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Josh Smith, the once and always project

"[Josh] Smith has a huge frame and remarkable agility for a player his size. He has long arms and possesses a Division I body already. Despite his youth he has an outstanding feel for the game. … Though he's a bit overweight, he's quite bouncy and he uses his body very well to ward off taller opponents." -- ESPN Recruiting Nation, November 2007

"This strong and physical wide body is super explosive around the rim. Smith power dunks on, over or around defenders when he receives drop-off passes created by guard penetration. He has good hands and runs the floor very well for a player his size. He can beat most centers down the floor for an early post-up opportunity. … Smith must continue to add to his post-move package and work to stay in shape year around to continue his dominant ways when he gets on the college level." -- August 2008

"Smith is the most promising post prospect in the west for the class of 2010. … He is still carrying too much weight since I saw him last [Adidas Nations in April] and that is definitely affecting his game. There were many times he struggled at the rim [Rose City Showcase] and actually fell to the floor a quite a few times despite outweighing his opponent by a significant amount." -- June 2009

"Smith is the most promising 5-man out west in the class of 2010. However, his propensity to gain weight could be problematic when he gets to the next level. Due to his recent injury his body appeared to be much heavier than in the summer evaluation period and as a result his stamina is not where it needs to be." -- February 2010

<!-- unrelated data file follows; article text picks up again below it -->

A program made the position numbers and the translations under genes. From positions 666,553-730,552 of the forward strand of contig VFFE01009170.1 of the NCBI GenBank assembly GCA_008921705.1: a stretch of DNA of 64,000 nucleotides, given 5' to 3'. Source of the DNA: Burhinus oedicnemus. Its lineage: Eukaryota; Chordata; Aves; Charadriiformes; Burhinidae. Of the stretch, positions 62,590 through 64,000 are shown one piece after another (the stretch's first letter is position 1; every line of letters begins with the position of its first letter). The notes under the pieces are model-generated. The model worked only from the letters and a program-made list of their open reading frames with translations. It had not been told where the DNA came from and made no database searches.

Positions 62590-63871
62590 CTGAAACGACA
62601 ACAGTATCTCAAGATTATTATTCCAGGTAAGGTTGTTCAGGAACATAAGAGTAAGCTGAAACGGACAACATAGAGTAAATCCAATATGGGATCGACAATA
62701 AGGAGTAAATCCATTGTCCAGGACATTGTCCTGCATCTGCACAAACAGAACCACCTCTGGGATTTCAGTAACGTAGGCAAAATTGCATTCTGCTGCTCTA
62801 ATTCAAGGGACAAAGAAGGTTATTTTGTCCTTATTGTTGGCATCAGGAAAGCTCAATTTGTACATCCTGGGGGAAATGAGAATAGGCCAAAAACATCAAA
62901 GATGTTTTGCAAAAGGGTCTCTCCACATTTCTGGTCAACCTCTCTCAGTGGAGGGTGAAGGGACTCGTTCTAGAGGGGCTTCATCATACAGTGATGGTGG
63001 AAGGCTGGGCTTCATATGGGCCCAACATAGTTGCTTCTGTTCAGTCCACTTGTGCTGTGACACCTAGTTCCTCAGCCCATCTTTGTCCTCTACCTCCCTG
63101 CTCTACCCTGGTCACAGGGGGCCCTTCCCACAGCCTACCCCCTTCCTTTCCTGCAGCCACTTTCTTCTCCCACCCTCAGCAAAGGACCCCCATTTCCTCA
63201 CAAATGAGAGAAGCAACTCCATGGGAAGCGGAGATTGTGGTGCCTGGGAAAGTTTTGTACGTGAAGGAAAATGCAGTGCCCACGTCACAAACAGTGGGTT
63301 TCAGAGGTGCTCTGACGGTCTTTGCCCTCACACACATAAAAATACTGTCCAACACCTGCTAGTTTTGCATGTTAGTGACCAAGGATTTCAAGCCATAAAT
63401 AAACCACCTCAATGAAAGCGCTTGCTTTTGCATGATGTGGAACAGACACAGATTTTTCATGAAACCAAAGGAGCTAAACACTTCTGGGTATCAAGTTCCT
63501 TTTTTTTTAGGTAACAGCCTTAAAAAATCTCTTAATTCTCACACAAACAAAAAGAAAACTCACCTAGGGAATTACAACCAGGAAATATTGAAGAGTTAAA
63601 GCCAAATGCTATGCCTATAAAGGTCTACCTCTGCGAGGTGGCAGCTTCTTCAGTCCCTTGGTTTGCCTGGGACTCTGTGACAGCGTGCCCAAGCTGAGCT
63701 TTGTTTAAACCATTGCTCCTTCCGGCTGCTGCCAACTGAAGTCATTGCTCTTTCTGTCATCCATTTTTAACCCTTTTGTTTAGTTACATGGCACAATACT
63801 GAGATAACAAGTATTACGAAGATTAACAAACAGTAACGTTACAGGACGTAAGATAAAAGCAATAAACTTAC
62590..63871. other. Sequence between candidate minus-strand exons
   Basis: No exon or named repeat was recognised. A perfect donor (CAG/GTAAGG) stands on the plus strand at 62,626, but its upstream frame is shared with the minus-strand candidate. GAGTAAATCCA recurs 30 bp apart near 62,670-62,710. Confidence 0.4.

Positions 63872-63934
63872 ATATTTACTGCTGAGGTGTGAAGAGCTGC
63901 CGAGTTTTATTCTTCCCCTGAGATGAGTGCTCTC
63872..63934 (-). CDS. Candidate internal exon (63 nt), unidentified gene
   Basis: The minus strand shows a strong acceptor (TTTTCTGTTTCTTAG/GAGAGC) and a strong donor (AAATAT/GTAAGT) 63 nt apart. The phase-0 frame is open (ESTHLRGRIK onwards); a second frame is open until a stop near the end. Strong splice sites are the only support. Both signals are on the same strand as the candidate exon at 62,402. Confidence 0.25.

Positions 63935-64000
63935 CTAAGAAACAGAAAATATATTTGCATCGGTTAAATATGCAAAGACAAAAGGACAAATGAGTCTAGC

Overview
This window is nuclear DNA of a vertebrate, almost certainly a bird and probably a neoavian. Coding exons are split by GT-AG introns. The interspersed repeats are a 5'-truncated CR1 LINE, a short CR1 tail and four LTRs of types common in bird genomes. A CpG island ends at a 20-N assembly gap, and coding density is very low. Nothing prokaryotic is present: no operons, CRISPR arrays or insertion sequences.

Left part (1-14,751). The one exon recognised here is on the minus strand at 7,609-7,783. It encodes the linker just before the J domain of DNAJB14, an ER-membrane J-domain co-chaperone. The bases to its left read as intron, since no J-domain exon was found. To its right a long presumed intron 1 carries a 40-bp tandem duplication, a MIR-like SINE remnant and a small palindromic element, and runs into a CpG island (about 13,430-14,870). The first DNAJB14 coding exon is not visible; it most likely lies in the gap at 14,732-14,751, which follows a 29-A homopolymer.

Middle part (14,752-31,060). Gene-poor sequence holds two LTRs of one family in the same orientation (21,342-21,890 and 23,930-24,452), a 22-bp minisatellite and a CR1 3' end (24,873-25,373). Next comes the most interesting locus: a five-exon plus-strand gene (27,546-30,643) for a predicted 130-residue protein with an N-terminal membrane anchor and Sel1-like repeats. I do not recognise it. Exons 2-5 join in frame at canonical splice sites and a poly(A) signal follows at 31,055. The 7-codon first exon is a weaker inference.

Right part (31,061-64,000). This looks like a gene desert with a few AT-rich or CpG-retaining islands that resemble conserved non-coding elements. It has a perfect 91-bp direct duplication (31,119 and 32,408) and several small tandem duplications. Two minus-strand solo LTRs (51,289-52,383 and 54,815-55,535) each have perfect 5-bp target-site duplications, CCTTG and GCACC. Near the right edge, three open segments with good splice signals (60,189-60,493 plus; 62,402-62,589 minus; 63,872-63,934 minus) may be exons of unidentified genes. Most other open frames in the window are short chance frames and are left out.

Josh Smith left UCLA's program Wednesday. This probably should not come as a surprise, for a couple of reasons:

1. UCLA players have been leaving Ben Howland's program in droves -- via transfer, dismissal, or you name it -- over the past four seasons. Earlier this week, guard Tyler Lamb took off. At this point, a week that goes by without a UCLA defection feels like the exception, not the rule. That program is currently a disaster, but that's a topic for another day.

2. Smith's sad UCLA story was bound to come to an end, and sooner rather than later.

Since he arrived at the school, we've all said the same things over and over and over about Josh Smith:

What a talent. Such soft hands and quick feet, even for a guy that big. All he has to do is shed a bit of weight, get a little bit more agile, and the sky is the limit. NBA millions, here we come.

As a freshman, Smith excelled despite his frame, averaging 10.9 points and 6.3 rebounds in about 21.7 minutes of action. UCLA was solid that season -- the Bruins went to the NCAA tournament, and even won a game -- and the widely accepted prediction was that Smith would use his first full season in the graces of an elite Division I strength and training program to emerge as a sophomore leaner, meaner and more devastating than ever before.